We have become increasingly a civilisation of broken feedbacks as institutional and social milieus with ever higher levels of efficient level of self-deception have expanded.
Moreover, as Martin Gurri has argued, any structure that de-legitimises dissent is likely an excellent mechanism for elite dominance.
An elite culture of required affirmations, and of not noticing, and a “quality” media that shapes and panders to such a culture, is a direct path to bad public policy. It not only truncates “incorrect” feedback, it de-legitimises it. Serial public policy failures are an inevitable consequence.
The next essay examines the Pravda media model that is increasingly dominant across the world’s press.
Will Storr, The Status Game: On Social Position And How We Use It, HarperCollins, 2022.
Robert Trivers, The Folly of Fools: The Logic of Deceit and Self-Deception in Human Life, Basic Books, , 2013.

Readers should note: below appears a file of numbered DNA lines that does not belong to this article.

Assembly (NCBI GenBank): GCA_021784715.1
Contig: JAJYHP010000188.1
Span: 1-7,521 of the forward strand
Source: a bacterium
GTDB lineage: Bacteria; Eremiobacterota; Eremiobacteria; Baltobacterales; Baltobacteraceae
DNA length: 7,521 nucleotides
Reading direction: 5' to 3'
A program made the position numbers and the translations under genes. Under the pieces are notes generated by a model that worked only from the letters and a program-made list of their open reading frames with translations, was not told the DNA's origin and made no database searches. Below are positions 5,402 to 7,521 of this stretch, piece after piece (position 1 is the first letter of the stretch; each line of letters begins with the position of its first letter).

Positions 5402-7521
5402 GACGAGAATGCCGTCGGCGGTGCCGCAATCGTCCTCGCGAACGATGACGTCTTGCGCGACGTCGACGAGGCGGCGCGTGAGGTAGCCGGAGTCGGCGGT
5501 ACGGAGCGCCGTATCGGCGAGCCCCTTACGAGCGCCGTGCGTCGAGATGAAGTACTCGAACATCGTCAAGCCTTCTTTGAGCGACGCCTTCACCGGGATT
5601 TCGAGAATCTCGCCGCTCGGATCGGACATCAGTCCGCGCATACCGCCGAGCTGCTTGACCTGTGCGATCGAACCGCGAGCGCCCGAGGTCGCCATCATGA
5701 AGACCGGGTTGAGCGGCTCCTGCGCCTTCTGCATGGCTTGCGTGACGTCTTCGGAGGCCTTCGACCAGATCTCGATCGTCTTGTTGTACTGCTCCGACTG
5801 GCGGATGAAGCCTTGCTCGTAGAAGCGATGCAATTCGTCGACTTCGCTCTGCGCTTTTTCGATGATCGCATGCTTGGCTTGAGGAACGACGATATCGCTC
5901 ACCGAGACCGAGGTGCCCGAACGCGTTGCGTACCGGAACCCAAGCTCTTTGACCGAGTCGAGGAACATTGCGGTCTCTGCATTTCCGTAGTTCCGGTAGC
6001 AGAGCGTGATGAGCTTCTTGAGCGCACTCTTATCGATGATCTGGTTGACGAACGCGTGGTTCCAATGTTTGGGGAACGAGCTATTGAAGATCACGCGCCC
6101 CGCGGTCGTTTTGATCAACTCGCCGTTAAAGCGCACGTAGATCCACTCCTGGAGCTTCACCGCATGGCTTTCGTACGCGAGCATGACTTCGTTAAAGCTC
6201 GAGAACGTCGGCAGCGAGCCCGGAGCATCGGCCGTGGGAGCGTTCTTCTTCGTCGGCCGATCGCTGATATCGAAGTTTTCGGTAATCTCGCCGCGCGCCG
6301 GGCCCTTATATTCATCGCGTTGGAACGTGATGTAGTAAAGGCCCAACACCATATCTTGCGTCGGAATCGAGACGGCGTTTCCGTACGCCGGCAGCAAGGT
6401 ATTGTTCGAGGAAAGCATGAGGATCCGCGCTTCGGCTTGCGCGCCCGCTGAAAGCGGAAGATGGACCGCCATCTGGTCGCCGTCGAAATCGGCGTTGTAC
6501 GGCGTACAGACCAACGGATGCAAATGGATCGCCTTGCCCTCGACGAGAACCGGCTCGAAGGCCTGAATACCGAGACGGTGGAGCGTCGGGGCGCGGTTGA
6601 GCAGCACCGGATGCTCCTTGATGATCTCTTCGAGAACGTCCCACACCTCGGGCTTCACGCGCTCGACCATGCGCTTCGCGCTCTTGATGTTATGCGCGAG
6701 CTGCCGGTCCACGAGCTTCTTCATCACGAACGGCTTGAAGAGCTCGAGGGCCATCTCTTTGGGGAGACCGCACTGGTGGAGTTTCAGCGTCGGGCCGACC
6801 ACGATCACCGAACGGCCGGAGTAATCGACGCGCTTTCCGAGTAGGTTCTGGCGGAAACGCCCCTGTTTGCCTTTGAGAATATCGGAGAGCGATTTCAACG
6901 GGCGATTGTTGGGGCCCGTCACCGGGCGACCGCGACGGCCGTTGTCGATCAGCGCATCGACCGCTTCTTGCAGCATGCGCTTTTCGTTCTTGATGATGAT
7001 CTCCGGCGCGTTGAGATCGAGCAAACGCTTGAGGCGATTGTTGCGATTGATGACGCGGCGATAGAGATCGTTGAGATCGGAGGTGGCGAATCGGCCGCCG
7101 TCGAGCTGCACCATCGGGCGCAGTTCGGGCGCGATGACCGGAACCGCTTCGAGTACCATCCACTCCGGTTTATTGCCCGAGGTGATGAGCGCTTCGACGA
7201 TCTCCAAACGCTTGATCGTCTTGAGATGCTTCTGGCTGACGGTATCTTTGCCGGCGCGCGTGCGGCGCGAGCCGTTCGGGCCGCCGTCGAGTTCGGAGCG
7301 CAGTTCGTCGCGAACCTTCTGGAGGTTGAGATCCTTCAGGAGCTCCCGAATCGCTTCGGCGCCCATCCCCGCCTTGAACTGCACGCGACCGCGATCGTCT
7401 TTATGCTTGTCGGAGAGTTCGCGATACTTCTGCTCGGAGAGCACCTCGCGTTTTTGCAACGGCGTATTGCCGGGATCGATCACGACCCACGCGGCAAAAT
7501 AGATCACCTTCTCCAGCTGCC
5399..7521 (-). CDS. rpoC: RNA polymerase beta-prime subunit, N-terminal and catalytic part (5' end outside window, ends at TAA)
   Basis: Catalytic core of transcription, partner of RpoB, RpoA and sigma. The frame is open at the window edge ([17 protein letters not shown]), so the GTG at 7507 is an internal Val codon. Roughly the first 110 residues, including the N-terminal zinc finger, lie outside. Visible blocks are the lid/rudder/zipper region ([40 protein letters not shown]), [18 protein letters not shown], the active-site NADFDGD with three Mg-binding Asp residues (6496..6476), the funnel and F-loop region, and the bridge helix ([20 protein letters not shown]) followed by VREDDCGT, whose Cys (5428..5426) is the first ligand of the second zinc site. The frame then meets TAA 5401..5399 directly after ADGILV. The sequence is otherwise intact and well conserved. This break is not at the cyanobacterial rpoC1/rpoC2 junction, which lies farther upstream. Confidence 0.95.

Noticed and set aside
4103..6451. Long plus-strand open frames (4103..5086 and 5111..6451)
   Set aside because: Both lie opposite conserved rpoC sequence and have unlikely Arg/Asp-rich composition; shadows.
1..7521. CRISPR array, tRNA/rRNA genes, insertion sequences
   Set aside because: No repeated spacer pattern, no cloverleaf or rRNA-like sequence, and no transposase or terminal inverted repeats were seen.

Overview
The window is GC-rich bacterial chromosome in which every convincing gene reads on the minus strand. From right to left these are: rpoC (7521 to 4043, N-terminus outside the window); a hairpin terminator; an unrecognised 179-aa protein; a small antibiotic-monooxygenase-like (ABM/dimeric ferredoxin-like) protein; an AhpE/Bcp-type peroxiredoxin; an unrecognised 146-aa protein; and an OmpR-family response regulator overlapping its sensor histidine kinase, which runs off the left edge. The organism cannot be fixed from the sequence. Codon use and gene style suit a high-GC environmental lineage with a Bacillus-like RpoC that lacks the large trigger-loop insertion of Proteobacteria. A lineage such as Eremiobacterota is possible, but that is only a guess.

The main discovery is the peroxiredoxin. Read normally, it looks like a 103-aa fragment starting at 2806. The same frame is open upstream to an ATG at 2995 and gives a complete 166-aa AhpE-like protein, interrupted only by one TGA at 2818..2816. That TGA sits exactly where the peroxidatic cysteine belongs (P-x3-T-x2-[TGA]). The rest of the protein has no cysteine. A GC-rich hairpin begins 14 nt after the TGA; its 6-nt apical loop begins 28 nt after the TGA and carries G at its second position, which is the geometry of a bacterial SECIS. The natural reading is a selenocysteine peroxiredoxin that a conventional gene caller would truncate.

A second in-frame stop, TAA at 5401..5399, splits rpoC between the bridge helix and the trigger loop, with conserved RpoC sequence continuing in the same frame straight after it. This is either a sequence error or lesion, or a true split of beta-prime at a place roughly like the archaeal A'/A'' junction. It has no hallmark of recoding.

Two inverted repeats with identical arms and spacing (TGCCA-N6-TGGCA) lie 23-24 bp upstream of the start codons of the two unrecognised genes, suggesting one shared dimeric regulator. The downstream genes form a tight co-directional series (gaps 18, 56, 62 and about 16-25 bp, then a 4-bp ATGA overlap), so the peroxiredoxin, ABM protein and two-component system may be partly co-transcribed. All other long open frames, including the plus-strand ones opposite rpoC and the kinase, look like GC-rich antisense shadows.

Articles, papers, book chapters, podcasts
Jo Freeman, ‘Trashing: The Dark Side of Sisterhood,’ Ms magazine, April 1976, pp. 49-51, 92-98.
Ryan Grim, ‘The Elephant in the Zoom,’ The Intercept, June 14 2022.
Martin Gurri, ‘The Fifth Wave: Twittermania,’ Discourse Magazine, January 18, 2023.
Rob Henderson, ‘Thorstein Veblen’s Theory of the Leisure Class—A Status Update,’ Quillette, 16 Nov 2019.
James Lindsay, ‘Gnosticism: Modern and Postmodern,’ New Discourses Podcast, 19 January 2023.
Josh Slocum, Disaffected Podcast.
Manvir Singh, Richard Wrangham & Luke Glowacki, ‘Self-Interest and the Design of Rules,’ Human Nature, August 2017.
Daniel Williams, ‘The marketplace of rationalizations,’ Economics & Philosophy (2022), 1–25.
Another fantastic essay. In so many ways, these investigations continue to unpin myself from orthodoxy (and I've never been a marxist) but in a way that as you peel back the onion you begin to realize that you can anchor to hard into anything. Not that I'm subjectivly awash in nothing, but that I don't dig my anchors in too hard, or in only a few places. Seeing how rotten marxism is but with such ardent support, forces me to dig into my own believes and make sure they aren't as rotten!
love those essays, as someone who has self-deluded himself while studying some fancy but reality-detached and highly ideological-laden sustainability BS i can fully relate to this